Russia Says Deal Will Bar Americans From Flying in Most of Syria’s Airspace

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BEIRUT, Lebanon — United States and allied aircraft will be banned from flying over much of Syria as part of a deal struck by Iran, Russia and Turkey to foster a cease-fire in the Syrian war, a senior Russian diplomat said Friday.

But a State Department spokesman later said that the agreement, which the United States did not sign, does not “preclude anyone from going after terrorists wherever they may be in Syria.” The spokesman, Edgar Vasquez, said Russian officials’ interpretation of their own agreement “makes no sense.”

A senior State Department official was at the talks in Astana, Kazakhstan, that led to the deal, which went into effect at 12:01 a.m. Saturday. The agreement aims to establish four “de-escalation zones,” where Syrian government and rebel forces are supposed to stop fighting each other.

The accord raised the prospect that after years of government opponents asking the United States and its allies for a no-fly zone to protect civilians from the Syrian military’s bombings, it could end up being Russia, Syria’s ally, that imposes one.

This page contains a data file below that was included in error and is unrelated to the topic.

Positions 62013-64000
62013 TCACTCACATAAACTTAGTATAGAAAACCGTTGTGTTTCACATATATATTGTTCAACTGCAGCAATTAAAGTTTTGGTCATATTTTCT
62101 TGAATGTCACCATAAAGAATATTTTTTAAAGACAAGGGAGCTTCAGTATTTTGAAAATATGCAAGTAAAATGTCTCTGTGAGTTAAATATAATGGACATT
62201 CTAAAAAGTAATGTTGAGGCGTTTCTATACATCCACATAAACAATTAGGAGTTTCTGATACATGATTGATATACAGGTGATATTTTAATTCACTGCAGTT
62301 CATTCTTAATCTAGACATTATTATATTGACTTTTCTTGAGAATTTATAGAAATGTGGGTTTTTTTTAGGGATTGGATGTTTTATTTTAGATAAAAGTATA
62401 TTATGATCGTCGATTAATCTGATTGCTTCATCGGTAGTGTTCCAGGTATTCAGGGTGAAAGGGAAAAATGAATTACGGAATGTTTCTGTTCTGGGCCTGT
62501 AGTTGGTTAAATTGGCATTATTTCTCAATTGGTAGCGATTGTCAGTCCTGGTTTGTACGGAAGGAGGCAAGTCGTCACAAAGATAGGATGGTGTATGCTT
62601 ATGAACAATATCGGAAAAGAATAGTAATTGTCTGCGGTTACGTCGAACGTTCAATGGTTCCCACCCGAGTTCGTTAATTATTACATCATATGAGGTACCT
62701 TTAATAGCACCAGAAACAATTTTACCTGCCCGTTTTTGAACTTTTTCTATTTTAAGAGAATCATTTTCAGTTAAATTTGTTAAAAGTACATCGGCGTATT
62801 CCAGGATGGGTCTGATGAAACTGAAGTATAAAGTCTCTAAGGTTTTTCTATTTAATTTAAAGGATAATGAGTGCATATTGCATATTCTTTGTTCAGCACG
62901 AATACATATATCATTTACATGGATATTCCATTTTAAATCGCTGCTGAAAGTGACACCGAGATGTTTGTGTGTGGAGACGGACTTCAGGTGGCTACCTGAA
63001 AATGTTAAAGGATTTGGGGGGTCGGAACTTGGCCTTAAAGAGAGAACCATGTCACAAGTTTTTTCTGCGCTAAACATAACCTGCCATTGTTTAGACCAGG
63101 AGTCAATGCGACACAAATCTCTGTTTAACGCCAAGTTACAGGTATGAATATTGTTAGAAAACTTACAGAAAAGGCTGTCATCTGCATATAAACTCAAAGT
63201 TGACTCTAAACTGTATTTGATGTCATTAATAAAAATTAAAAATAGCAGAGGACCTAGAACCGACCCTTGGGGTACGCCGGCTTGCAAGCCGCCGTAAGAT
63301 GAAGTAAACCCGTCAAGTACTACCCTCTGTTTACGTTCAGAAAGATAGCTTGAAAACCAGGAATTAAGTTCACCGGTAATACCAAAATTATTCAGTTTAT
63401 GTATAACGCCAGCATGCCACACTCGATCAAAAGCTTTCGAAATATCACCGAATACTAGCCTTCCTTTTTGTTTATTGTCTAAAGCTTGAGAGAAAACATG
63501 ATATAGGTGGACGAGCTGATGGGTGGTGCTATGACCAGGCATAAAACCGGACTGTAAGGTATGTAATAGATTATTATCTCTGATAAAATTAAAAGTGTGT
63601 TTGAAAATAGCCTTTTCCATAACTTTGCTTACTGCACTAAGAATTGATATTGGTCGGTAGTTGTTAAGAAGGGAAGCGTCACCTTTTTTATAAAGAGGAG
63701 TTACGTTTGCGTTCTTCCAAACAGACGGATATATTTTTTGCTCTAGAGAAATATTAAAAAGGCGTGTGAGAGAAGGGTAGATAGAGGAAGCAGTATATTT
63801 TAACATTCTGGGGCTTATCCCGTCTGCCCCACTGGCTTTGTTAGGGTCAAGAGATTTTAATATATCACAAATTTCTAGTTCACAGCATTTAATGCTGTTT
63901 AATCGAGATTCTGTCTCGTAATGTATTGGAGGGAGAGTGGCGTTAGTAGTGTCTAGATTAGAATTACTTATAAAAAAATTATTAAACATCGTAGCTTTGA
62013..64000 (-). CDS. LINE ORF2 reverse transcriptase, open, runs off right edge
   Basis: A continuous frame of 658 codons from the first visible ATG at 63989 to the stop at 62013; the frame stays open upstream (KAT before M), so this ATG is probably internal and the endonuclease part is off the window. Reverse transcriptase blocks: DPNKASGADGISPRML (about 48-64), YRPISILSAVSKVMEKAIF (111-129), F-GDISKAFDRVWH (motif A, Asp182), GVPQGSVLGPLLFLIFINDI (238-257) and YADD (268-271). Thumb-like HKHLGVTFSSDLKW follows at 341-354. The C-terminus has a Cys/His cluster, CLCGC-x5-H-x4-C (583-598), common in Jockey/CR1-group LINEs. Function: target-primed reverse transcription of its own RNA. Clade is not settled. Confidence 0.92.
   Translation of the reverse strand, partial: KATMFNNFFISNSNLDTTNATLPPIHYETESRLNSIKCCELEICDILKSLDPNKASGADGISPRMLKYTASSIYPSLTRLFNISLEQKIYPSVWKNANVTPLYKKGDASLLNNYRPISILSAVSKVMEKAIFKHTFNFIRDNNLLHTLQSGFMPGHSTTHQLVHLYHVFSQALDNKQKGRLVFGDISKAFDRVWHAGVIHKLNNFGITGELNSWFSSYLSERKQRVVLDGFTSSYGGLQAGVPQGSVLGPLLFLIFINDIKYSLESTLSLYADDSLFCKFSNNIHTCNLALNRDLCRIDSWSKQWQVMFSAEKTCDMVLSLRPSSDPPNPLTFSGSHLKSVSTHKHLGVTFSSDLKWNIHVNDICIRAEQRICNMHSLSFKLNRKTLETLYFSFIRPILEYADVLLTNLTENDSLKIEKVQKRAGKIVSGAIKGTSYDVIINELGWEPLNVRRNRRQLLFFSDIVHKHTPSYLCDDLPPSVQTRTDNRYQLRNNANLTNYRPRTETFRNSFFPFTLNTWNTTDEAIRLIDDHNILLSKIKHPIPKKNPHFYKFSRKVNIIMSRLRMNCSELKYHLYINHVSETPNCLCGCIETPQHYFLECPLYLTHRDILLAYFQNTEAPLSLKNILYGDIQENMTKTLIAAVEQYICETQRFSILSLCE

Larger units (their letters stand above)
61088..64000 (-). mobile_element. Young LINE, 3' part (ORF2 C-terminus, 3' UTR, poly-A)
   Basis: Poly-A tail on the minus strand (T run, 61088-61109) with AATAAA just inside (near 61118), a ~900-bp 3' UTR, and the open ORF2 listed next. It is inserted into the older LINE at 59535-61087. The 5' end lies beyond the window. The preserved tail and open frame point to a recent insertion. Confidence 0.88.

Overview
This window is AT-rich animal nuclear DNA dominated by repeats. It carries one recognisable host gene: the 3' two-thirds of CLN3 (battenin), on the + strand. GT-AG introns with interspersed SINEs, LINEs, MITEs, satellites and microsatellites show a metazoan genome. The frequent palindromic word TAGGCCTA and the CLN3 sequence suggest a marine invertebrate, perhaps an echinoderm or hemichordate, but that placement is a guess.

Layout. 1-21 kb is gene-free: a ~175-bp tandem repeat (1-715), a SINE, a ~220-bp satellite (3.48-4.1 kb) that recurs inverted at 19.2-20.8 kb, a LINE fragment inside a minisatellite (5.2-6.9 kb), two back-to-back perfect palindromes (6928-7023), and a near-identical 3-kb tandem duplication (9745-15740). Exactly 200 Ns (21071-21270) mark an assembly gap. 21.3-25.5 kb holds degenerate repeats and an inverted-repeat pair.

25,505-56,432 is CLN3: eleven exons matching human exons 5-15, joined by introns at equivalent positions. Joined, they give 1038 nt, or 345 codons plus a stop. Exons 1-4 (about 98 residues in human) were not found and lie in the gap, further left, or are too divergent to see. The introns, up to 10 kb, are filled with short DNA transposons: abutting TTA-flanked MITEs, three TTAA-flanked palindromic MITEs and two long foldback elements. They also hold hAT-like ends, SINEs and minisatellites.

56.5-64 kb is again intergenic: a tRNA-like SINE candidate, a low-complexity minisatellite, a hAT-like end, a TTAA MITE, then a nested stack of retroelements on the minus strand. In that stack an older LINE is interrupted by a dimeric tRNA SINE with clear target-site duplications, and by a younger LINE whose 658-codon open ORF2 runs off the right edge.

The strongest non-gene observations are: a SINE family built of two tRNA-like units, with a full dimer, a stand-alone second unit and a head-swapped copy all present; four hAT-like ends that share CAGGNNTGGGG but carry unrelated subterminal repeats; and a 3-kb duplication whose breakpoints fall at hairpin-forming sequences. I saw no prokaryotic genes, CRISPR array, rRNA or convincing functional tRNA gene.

But there are many factors that could undermine the deal, as with previous cease-fires. It has not been accepted by all opposition groups, and the Syrian government reserved the right to continue fig

The Russian statements could also signal an effort to limit American strikes against Syrian government forces like the one carried out in retaliation for a chemical attack last month. They suggested that United States warplanes could be barred from all of the most important areas contested by the government and rebels that are not affiliated with the Islamic State.

The Russian diplomat, Aleksandr Lavrentiev, suggested that Russian and Turkish warplanes would, like the United States-led coalition, be prohibited from flying over the zones.

But Mr. Lavrentiev, Russia’s special envoy on Syria, seemed to sketch out a broader geographical no-fly zone for American and coalition military planes. He said they would be allowed to fly only in eastern Syria over Islamic State-held areas, apparently excluding the entire western spine of the country.

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